What are we doing at midnight?

So last week we celebrated Easter culminating of course in the Resurrection of the Son of God. One of the great pillars of evidence for the truth of the resurrection is the complete and utter transformation of so many people’s lives in the wake of the Easter event.

Of course this is not merely referring to those who knew Jesus prior to the cross but also to those who wouldn’t have known Jesus from a bar of soap prior to his resurrection.

Meanwhile, I came across a quote during the week on facebook which for the life of me I could not find again to re-quote it so I’ll have to paraphrase it as best I can. I know it was from Eugene Peterson, so if anyone gets a hold of it, let me know. But it went something like this. “The resurrection is not simply an encouragement but an enormous challenge. It challenges us to live the resurrection life, to live every moment with expectation that it matters on an eternal scale.”

I’m not sure anyone was a greater exponent of the Resurrection life than the Apostle Paul. Today I want to look at a passage that I think paints such an amazing picture of the resurrection life and its effects on others, Luke is with Paul and his mates as their lives make an impact on a scale as large as a city and as intimate as one man and his family.

  1. The City in an uproar.

Acts 16:16-23 One day as we were going down to the place of prayer, we met a demon-possessed slave girl. She was a fortune-teller who earned a lot of money for her masters.  17 She followed Paul and the rest of us, shouting, “These men are servants of the Most High God, and they have come to tell you how to be saved.”  18 This went on day after day until Paul got so exasperated that he turned and said to the demon within her, “I command you in the name of Jesus Christ to come out of her.” And instantly it left her.  19 Her masters’ hopes of wealth were now shattered, so they grabbed Paul and Silas and dragged them before the authorities at the marketplace.  20 “The whole city is in an uproar because of these Jews!” they shouted to the city officials.  21 “They are teaching customs that are illegal for us Romans to practice.”  22 A mob quickly formed against Paul and Silas, and the city officials ordered them stripped and beaten with wooden rods.  23 They were severely beaten, and then they were thrown into prison. The jailer was ordered to make sure they didn’t escape.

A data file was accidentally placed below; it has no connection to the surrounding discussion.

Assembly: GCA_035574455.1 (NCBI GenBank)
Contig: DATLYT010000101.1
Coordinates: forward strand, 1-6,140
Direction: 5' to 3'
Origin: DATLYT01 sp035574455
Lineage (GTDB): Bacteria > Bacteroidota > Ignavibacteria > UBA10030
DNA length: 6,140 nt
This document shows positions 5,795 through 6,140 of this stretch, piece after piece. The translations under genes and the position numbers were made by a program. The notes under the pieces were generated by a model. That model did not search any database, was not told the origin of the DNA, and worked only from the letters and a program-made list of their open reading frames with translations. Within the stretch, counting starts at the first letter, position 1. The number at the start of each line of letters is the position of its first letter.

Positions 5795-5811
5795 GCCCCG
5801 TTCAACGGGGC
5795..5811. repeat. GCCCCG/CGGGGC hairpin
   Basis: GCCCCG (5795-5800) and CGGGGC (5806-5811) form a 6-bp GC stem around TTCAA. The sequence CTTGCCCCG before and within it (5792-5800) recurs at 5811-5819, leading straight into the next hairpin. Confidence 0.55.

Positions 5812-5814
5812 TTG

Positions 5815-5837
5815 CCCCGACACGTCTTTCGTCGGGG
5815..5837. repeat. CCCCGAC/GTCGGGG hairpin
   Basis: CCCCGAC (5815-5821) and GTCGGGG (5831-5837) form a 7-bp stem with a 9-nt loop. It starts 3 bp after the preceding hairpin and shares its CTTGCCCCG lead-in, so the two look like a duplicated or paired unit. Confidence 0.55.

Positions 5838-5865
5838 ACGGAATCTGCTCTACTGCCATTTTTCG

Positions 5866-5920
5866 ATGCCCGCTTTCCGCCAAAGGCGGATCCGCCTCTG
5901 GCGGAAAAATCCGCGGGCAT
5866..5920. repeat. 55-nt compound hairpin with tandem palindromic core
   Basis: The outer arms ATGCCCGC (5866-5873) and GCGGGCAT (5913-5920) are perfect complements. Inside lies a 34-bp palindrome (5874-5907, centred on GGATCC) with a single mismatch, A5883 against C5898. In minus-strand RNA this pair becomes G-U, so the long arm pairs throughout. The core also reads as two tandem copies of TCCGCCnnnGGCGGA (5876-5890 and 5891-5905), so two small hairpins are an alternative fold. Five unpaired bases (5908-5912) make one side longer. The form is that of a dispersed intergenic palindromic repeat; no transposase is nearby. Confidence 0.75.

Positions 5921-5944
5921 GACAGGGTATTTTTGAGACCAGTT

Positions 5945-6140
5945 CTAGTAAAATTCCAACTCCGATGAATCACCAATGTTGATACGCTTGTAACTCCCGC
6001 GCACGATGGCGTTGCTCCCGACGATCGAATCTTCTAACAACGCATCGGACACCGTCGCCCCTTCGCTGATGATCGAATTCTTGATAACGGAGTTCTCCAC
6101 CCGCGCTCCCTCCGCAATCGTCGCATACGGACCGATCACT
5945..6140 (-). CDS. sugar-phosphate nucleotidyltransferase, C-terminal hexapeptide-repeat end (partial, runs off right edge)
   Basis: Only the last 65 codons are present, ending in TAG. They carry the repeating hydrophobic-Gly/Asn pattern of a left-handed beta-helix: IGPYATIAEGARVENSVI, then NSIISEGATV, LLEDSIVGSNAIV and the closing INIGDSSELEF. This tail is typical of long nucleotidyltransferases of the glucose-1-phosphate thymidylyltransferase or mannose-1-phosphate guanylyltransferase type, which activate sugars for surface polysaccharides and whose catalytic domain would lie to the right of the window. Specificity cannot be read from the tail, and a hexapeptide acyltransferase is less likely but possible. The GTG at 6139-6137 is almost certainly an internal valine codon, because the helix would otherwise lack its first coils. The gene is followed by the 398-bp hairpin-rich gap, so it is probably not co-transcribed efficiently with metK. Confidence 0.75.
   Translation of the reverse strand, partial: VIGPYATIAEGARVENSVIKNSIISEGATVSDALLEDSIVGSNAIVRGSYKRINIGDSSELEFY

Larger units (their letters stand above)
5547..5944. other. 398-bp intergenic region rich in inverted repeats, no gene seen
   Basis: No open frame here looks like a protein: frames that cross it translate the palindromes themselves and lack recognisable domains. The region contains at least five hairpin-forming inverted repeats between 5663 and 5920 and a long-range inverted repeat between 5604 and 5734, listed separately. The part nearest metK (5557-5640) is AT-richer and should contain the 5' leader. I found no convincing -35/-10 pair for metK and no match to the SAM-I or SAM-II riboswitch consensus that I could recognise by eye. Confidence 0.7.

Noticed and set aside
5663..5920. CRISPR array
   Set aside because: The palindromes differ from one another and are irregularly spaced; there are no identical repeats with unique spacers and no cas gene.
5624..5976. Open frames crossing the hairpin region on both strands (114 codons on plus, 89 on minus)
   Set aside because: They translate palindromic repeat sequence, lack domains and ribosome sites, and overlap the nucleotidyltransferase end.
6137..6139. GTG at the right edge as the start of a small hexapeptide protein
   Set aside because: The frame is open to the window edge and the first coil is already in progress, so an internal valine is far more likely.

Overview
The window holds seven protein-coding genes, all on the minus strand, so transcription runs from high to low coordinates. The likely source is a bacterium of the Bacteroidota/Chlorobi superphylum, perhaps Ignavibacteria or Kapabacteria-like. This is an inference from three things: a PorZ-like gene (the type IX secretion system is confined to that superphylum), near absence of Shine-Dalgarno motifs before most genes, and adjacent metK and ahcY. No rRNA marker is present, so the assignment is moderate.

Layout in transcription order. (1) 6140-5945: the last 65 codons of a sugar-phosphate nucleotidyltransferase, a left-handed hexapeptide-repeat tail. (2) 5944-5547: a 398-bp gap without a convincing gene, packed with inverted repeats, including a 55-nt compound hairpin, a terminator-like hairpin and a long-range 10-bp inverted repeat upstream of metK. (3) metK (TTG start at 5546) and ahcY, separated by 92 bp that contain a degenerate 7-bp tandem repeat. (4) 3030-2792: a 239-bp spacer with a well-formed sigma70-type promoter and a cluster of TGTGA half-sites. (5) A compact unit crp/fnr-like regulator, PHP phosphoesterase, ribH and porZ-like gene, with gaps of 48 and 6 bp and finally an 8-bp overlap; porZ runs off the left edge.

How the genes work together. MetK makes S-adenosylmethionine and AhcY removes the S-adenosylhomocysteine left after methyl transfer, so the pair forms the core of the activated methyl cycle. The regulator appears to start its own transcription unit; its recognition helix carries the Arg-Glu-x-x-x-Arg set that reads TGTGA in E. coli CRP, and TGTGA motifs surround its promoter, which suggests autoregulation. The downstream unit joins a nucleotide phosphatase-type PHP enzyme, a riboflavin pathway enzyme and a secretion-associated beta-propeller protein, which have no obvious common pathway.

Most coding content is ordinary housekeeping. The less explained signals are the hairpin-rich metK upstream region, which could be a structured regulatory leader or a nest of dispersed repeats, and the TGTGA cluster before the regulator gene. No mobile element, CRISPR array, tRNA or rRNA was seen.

Paul and his companions beginning to look a lot like Jesus himself in what happens when they roll up to a city. Like an asteroid into a planet, Jesus couldn’t help making an impact, ‘shaking up the dust,’ wherever he landed and now in the book of Acts we are seeing precisely the same pattern take place among the disciples. Let’s not forget that Paul is a person who has had a literal encounter with the risen Jesus on the Damascus road. (See earlier blog posts for a 3 part reflection on his conversion)

Every time I read the account above account I think “well, that escalated quickly!” But why does it? Because when you’re living a life that calls into question the deepest held values of the surrounding society get ready to at some point; cop it.